From the minute the pieces of this story fell into place in my head, I knew it was a story I had to write.    

JR     In this coming-of-age story of love, life, triumph and tragedy, your main character, Matt, a fifteen year old boy, grows up believing his mother had died, then he receives a card from her and his world is turned inside out. Deceived by his father and with feelings of betrayal by a woman he’d never known, he tries to unravel the reasons why a mother would abandon her child. In the novel, meanings and messages left on canvas bring the powerful presence of a legend back to life. Can you tell us about the kinship you and your character have with this artist, Leonardo da Vinci – a man who was suspected by some as suffering from the same bipolar disorder as Matt’s mother? 

Benois Madonna

DW      What fascinates me about Leonardo, apart from his overwhelming genius and artistic talent, is that he was true to himself. I bought a little statuette of Leonardo and the Mona Lisa, and it sits on my desk watching over me. Leonardo da Vinci has become my muse.   

My favorite of his works is the Benois Madonna. Apart from the wonderful colors and detail, I love the relationship depicted between the mother and child. The mother’s expression is of overwhelming love, while the baby with typical youthful curiosity is totally oblivious to his mother’s emotion and is completely fixated on the flower in her hand.   

In Letters to Leonardo, Matt, and da Vinci lived over 500 years apart, so I wanted to bring them together in a realistic and original way. Art was a powerful connection between the two. Matt was an artist, and he later discovered that this was one of the strongest things that linked him to his mother. 

Mona Lisa

I’ve used some of Leonardo da Vinci’s paintings to symbolize people and events in the story. The Mona Lisa, for example, is an enigma like Matt’s mother, but she is also a watching presence. In the letters he writes to Leonardo,Matt uses da Vinci’s paintings to talk about things that are happening in his own life. It’s what connects them to each other. Here’s an example: 

 Matt: “…that’s what I love about your Drapery Study, I never thought of clothes as having a life of their own – but they do. We all wear an outer layer to hide who we really are.”    

Matt’s anguish and feelings of betrayal when he discovers that his mother is not dead are symbolized in another of Leonardo’s paintings. Here again: 

Matt: “There’s this one painting, St Jerome. I can’t stop looking at it – at the torture in the saint’s eyes as he crouches among those craggy rocks, prostrate before that open-mouthed lion. It’s like that painting expresses everything that’s going on inside me.”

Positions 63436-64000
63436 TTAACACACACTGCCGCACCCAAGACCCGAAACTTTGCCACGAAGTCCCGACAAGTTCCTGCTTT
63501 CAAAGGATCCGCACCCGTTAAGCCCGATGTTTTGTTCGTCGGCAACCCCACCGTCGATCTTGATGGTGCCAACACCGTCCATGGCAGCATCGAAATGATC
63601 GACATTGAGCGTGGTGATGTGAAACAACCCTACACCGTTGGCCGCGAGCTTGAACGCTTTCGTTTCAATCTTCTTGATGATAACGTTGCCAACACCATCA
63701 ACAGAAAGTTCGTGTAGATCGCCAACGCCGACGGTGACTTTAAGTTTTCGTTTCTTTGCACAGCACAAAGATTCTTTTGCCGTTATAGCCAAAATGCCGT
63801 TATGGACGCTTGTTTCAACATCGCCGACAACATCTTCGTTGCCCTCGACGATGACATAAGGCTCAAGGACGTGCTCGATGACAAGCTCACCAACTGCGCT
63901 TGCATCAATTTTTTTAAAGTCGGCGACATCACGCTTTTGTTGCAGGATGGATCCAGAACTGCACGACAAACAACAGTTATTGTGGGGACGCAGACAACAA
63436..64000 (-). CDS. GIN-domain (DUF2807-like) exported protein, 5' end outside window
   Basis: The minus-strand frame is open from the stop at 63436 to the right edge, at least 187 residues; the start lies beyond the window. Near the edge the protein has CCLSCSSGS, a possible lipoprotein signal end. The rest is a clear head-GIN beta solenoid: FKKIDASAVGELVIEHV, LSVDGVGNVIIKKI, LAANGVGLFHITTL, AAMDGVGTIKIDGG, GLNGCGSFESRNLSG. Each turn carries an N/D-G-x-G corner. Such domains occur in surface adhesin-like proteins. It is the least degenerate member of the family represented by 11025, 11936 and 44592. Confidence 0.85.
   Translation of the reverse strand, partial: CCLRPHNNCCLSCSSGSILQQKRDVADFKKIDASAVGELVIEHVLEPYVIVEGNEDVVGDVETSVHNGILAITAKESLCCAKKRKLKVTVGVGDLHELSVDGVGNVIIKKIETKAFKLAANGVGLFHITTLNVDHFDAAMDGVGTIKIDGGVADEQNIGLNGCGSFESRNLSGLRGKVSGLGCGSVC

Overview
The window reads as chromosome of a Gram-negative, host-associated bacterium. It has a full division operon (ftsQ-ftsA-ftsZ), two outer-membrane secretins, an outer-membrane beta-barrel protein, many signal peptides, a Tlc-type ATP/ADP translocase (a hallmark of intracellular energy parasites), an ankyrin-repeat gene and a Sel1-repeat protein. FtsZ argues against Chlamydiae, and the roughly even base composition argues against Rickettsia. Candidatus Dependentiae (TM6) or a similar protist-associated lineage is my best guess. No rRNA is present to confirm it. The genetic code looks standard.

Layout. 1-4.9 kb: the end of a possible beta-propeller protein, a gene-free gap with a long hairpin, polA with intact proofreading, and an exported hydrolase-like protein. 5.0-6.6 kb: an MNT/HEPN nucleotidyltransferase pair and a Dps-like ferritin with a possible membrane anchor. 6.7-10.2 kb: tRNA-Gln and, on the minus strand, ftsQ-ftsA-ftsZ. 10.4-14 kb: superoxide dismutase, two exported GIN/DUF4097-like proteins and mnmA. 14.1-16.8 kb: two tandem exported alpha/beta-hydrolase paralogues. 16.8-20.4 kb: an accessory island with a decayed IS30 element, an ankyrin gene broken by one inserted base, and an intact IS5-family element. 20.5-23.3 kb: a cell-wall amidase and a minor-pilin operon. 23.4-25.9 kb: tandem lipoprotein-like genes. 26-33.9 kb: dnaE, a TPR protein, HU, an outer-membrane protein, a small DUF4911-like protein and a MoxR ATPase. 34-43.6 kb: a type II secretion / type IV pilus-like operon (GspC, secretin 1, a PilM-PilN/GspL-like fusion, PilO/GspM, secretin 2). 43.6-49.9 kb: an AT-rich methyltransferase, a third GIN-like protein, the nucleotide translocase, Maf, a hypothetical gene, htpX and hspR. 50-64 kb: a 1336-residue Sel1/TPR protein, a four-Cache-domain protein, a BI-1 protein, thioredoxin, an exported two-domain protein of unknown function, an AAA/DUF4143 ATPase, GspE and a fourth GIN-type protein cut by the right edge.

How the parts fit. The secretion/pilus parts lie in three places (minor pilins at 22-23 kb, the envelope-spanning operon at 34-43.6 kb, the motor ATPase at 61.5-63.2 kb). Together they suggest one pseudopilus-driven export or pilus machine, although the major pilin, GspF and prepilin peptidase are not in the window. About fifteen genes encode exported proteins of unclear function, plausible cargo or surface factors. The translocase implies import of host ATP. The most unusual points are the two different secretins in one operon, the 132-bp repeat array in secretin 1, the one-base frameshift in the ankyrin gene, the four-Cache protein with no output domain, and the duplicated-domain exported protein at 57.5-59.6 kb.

He links Leonardo’s Lady with the Ermine to his own feelings of disappointment, and trying to come to terms with who his mother really is: 

Matt: “…I’m starting to think that Mum and I are like your Lady with the Ermine. I’m Mum’s pet. Maybe that’s all I was to her when I was a kid.”   

St Jerome

JR     Love the symbology here. You can just sense Matt’s longing for the ideal in Benois Madonna as contrasted with the despondence he bares in some of Leonardo’s other masterpieces. As an aspiring writer, was there ever a time along the path to publication when you felt you might not achieve your goal? Any lessons learned you’d like to share?   

DW     In 2002 (after researching and writing for more than four years) I was awarded a mentorship to work with a well-published author on my manuscript. Mentorships are a great experience for a new writer, but it’s important to find a partnership that suits you both – and that your mentor understands and loves your story too.   

My mentor didn’t like that Letters to Leonardo was in first person, she thought that my use of art was clichéd, and she felt that young adults wouldn’t know who Leonardo da Vinci was. I think this was really the only time throughout the whole journey that I experienced self-doubt.    

I was a very inexperienced writer and thought, “She knows what she’s talking about,” so I changed my story to meet all her recommendations. Instead of Letters to Leonardo, it became Space, a book about a boy who loved astronomy and wrote letters to astronaut, Buzz Aldrin.    

A publisher I submitted Space to thought it was well written, with well developed characters etc, but that it was missing something. That’s when I realized it was not my story anymore. I spent the next two years rewriting and editing – adding layers to the story, connecting up all the pieces and making sure that the manuscript was as tight as it could be.